Blaze Away Miniatures: Napoleonic Spanish Review

Mick from Blaze Away Miniatures kindly sent me a few of the pre-production figures from their yet to be released Spanish Napoleonic Range.  I have ordered only once before from Blazeaway and purchased some of their Australian colonial “Bushrangers” for my Wild West Skirmish games. Off the bat I have to say that they seem good sorts to deal with and the order was processed incredibly fast.

On to the miniatures. Mick sent me three of the new range. These were two Grenadiers and a Line Infantryman (Full Dress).   These models have been photographed ‘as is” and I have not trimmed any flash or otherwise cleaned them up.  As I said, these are pre-production samples only.


Grenadier Charging, Line Firing Line, Grenadier Marching

The Blaze Away website says that these figures are a comparable size to Front Rank. The shot below shows the difference in size and bulk compared to Front Rank and comparable plastic figures.  When I first looked at the models my initial reaction was, these guys are huge – scale creep at work.  But I got the ruler out and measured them. The March attack figure is 29mm from the soles of his boots to his eyes. By comparison, the Perry Plastic British infantryman is almost exactly 28mm.  The Front Rank Wurtemberger is 28.5mm. The real  difference is in the heft. These guys have not stinted on the paella, let me tell you. In this respect they are very like Front Rank – well fed indeed.


Front Rank, Blazeaway, Victrix plastic, Perry plastic

The detail of these models is, on the whole, very good.  A small fault is that some of the buttons on the tunics were a little underdone. What I liked were some of the small touches. The blanket/rolled greatcoat looked like it was big enough to actually keep the guy warm – not the undersized rolled up shawl that adorns the backpacks of many miniatures (like on almost all my Connoisseur infantrymen for example). The figures all have fixed bayonets, and their bayonet sheathes were correspondingly empty.  The faces are not amazingly detailed, but I don’t paint eyes anyway so that would never be a minus to me. I liked the beard on the Grenadier.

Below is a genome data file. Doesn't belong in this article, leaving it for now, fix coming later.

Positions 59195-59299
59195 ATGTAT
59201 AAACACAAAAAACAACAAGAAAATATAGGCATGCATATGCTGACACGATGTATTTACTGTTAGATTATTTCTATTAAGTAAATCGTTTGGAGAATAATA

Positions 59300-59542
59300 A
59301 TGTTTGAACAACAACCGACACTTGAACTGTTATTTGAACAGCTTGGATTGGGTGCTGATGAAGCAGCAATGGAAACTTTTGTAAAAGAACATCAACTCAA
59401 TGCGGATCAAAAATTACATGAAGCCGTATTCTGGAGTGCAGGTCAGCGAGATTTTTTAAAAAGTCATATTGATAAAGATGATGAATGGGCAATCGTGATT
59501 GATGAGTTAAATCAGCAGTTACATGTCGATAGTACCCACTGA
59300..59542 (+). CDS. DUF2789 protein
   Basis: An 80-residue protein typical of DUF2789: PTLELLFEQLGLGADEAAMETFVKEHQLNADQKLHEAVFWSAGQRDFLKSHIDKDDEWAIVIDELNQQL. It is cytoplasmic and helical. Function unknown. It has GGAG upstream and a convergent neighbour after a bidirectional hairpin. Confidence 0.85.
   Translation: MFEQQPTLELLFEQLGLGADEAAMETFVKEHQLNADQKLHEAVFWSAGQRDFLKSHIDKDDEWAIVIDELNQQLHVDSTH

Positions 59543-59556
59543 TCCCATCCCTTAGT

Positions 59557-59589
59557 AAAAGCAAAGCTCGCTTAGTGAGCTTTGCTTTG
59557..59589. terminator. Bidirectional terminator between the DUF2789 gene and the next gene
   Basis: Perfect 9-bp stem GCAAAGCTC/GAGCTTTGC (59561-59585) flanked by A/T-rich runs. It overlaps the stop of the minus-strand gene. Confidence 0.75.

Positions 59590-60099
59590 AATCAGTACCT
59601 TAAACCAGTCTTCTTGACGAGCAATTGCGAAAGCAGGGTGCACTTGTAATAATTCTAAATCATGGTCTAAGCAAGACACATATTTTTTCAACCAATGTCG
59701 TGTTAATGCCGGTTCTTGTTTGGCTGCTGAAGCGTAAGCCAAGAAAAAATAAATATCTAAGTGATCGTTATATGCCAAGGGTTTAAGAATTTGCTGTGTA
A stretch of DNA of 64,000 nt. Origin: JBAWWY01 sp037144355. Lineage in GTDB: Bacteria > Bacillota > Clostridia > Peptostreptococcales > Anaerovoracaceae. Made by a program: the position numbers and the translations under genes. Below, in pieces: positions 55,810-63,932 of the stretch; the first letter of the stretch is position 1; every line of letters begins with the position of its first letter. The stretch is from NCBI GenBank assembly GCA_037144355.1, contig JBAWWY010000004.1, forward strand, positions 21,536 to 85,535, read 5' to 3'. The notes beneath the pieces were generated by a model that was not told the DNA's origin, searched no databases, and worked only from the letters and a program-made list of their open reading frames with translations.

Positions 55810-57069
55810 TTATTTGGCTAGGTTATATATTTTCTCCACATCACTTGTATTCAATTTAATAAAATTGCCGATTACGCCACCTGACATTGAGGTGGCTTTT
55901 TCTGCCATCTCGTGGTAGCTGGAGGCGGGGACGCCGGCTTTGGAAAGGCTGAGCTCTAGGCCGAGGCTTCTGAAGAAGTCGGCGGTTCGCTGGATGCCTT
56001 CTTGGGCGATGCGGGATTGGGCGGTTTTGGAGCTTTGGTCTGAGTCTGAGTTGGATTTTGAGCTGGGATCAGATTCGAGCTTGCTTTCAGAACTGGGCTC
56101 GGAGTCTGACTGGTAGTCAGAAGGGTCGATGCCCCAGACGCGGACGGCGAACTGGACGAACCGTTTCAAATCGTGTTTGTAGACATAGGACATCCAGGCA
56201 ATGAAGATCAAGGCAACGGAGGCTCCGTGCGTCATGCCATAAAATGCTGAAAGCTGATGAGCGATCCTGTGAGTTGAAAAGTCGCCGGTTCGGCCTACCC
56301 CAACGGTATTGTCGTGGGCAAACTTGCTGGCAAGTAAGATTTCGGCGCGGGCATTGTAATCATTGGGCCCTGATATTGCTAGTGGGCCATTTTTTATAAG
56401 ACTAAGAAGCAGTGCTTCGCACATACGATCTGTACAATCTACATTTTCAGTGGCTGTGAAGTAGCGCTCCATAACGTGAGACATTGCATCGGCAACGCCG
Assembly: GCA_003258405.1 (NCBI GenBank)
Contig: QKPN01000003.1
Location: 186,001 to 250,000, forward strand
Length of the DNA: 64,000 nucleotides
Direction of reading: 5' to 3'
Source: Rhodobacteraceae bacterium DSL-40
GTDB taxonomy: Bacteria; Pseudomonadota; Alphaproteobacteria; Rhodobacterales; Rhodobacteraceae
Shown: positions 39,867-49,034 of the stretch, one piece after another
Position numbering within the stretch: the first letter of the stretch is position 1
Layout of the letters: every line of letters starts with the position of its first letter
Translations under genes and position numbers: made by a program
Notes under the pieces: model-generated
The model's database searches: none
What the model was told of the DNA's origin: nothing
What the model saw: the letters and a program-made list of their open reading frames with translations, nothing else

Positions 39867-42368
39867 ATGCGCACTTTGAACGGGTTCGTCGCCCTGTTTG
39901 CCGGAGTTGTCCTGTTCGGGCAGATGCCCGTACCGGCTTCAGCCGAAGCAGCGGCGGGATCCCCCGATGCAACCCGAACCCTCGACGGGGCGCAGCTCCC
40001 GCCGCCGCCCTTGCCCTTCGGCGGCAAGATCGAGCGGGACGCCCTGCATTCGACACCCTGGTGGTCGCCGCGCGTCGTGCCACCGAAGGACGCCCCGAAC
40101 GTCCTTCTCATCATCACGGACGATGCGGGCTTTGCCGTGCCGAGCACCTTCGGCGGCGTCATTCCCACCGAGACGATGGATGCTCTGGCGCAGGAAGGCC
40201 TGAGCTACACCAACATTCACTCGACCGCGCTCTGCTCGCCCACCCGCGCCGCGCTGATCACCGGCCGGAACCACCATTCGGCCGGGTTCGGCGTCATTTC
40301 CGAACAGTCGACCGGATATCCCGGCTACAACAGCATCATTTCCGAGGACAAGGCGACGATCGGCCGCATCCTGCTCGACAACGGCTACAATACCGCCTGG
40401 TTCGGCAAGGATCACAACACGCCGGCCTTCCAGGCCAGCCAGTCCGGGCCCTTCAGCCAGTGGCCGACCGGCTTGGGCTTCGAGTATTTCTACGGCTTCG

The firing line Fusilier I received is reaching back to take a cartridge from his pouch. I liked the animation in the figure and have to hope that the rest of the Firing Line set is as good. His face is very ‘Spanish’ and I rate this figure.


The Grenadier charging is not a guy I would want to see running at me if all his mates are the same size. This guy is also 29mm from boots to eyes – and he is leaning forwards. Standing up straight he would be about 30-32mm for the same measurement I suspect.


Another view of the same miniature.


I cannot comment on a full range from seeing three figures, but my initial assessment is that if these minis are representative of the entire range, it will be a good one.  The miniatures have the type of animation that I like in a Napoleonic figure. I have said it a million times, but I feel that many of the modern miniatures, whilst excellently sculpted and cast, have a sameness and stiffness to them.  The muskets and bayonets are extremely well cast. They wont bend or break easily when fumble-fingered wargamers are handling a base of these miniatures (something I fear when moving my plastic miniatures on the table top).

Mick said that these will work well with Front Rank, and I agree. I also think that they would be able to be mixed in with Elite or Connoisseur without any trouble – if not in the same unit, at least in the same army, without looking out of place.

The Blaze Away Spanish range will be a great addition to what is currently available for the Peninsula War gamer.  Now they just have to get them on the market.

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